Issue #188, 2021 Week 12

Hey everyone,

This is from last week.  We are getting back on track, thank you for your patience.  Read on to make sure that you’re staying informed!
As always, please reach out (activism@patrothfuss.comwith any tips, suggestions, questions, or concerns!

The Activism Team

I’m probably jinxing myself by typing this, but as I draft this paragraph on Monday afternoon we appear to have sighted that mythical beast known as a slow news week. I haven’t really seen these in the last four years, so I’m throwing an impromptu desk party over here. The light switch rave is off the chain.

Events to Know

Dismantling the Deportation Machine?  The Biden Administration has officially ended a Trump-era rule that penalized legal applicants for being low income, and they also will stop deporting people who step forward as sponsors for unaccompanied minors.  However, the administration is still struggling to meet the needs of unaccompanied minors, who are coming to the U.S. in unprecedented numbers, and is holding them longer than legally permissible. Outlets are reporting that the administration will begin housing unaccompanied boys in the Dallas convention center, and FEMA has been sent to the border to respond to the large number of people emigrating. They also made it clear that they are not ending family detention, and several application process issues remain as well.

Key links:

  1. CNBC – Biden Justice Department Stops Defending Trump Rule That Limits Benefits For Immigrants
  2. NBC – Biden Admin To End Trump Policy That Let DHS Deport Caregivers For Migrant Children
  3. CNN –  Unaccompanied Migrant Children Staying In Border Patrol Facilities An Average Of 107 Hours, Internal Records Show
  4. NPR – DHS Directs FEMA To Help With Surge Of Migrant Children At Southern Border
  5. NBC – Despite Court Filings And Public Rhetoric, Official Says Biden Administration Is ‘Not Ending Family Detention’
  6. Politico – Biden Yet To Act On Overturning Some Trump Immigration Policies

Congressional UpdatesThe biggest Congressional update of the week is the good news below, but we also saw some other interesting bills.  A group of bipartisan senators have proposed a bill called the Sunshine Protection Bill of 2021, which proposes permanent daylight saving time.  The Senate began deliberation on the For the People Act, which is very likely to ultimately force a showdown on changing the filibuster.  And the House passed new responsible gun ownership laws which restructure background checks to make them more comprehensive.


Key links: 

  1. CBS – Group Of Bipartisan Senators Pushes For Permanent Daylight Saving Time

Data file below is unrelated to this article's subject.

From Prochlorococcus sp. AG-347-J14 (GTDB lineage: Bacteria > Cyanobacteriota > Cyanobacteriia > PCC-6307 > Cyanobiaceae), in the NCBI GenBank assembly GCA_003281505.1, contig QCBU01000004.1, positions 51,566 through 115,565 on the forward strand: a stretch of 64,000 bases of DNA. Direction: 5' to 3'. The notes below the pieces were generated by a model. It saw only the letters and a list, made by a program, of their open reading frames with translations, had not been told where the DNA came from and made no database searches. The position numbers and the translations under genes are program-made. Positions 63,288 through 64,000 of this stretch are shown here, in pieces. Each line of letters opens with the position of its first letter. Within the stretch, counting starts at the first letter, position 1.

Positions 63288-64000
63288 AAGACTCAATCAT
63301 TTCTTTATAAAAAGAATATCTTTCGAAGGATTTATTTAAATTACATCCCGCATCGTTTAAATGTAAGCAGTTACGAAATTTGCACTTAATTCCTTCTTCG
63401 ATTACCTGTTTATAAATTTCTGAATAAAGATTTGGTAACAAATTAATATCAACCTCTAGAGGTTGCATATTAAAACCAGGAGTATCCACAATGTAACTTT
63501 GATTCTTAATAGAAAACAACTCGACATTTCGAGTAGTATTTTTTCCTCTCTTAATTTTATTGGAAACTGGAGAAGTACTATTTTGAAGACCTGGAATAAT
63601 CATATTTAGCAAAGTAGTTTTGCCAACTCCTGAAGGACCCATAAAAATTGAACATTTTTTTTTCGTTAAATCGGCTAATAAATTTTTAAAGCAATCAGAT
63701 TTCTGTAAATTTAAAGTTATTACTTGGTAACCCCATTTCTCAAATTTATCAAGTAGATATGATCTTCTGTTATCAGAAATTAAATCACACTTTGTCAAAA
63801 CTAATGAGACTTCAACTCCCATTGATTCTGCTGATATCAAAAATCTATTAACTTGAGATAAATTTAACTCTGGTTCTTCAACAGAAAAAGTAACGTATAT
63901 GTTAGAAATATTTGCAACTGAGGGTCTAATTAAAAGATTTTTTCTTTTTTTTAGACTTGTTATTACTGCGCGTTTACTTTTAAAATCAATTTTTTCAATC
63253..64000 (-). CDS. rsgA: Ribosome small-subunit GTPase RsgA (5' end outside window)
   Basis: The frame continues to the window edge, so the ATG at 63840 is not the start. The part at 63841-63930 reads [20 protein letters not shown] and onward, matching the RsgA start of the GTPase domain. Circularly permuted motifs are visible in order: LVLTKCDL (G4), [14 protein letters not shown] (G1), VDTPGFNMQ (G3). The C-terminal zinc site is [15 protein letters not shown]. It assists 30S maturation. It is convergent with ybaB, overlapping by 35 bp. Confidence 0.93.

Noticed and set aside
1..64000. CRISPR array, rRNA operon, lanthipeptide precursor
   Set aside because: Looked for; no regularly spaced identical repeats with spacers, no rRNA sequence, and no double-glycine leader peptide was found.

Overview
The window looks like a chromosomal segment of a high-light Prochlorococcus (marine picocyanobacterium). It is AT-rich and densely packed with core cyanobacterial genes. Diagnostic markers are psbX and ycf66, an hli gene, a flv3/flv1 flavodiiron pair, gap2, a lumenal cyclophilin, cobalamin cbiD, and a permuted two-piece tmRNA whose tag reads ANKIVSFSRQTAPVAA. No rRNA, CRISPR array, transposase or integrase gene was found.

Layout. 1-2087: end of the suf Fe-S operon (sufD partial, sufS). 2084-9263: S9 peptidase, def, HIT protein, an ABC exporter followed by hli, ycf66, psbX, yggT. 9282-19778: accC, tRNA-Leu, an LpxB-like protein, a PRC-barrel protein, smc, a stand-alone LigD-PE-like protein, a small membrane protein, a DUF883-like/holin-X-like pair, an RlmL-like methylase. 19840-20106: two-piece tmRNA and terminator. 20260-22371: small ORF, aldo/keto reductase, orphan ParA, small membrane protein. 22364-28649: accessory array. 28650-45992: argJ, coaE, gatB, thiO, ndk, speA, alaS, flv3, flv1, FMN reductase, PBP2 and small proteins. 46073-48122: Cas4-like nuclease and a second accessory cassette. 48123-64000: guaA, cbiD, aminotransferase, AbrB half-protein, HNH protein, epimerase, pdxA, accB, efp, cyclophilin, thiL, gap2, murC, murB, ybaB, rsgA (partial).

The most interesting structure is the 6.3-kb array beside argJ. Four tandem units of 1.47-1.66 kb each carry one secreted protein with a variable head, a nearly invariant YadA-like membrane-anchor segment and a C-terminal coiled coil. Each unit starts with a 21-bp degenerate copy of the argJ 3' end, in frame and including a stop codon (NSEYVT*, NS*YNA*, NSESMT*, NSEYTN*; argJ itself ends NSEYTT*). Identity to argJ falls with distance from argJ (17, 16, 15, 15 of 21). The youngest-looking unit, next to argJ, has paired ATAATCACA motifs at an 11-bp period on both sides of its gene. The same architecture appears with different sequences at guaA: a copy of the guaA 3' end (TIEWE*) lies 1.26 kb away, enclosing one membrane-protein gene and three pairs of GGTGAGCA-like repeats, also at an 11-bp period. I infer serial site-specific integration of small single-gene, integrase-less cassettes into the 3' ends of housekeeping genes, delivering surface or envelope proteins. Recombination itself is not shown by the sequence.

2. NPR – House Passes Bills To Strengthen Gun Laws, Including Expanding Background Checks

Insurrection Redux.  The Justice Department has signaled they are still planning to charge many more people, including many members of the militia-style organization known as the Oath Keepers organization, which has also slowed down their proceedings. In the meantime, however, they have charged two individuals who fatally assaulted a police officer with chemical weapons. And in related news, outlets began reporting new information about additional pressuring phone calls Trump placed to Georgia officials, trying to make them find voter fraud so that he could justify challenging the election results. Against this backdrop, it’s not really surprising that his acting Secretary of Defense publicly opined that Trump caused the insurrection, even if he wasn’t sure if Trump was aware of it.


Key links: 

  1. ABC – At Least 100 More To Be Charged In Capitol Attack Investigation, DOJ Expects
  2. NPR – U.S. Arrests 2 Men, Saying They Sprayed Sicknick And Others With Chemical At Capitol
  3. CNN – Officials Located December Recording Of Trump Call In A Trash Folder On Georgia Investigator’s Device
  4. Politico – Former Defense Secretary Miller Blames Trump’s Speech For Jan. 6 Insurrection

Recent Resilience

Recent Legislative Resilience. We finally have an American Rescue Act as I type this! The final version in the Senate passed last Saturday in a 51-50 vote entirely along party lines, and it passed in the House on Wednesday. Then it was signed into law by President Biden on Thursday afternoon. In addition to the much-covered provisions about stimulus payments, unemployment supports, small business supports, and education and child supports, the final version includes a provision expanding the Affordable Care Act market as well as some increased taxes for businesses.

Key links:

  1. Washington Post – Senate Passes Biden’s $1.9 Trillion Coronavirus Relief Bill After Voting Overnight On Amendments, Sends Measure Back To House
  2. New York Times – With House Passage, Congress Clears The Nearly $1.9 Trillion Stimulus Plan For President Biden’s Signature.
  3. CNN – Here’s What’s In The Covid Relief Package

Things to Watch

Confirmation Tango (cont).  This week, Michael Regan confirmed as new head of the Environmental Protection Agency.  Additionally, Deb Haaland was confirmed as the first Native American Secretary of Interior, and Xavier Becerra was confirmed as Secretary of Health and Human Services.  We’ll likely see some more confirmations in the next few weeks, although the Senate is currently prepping a showdown over the filibuster, so we may see other Congressional news first.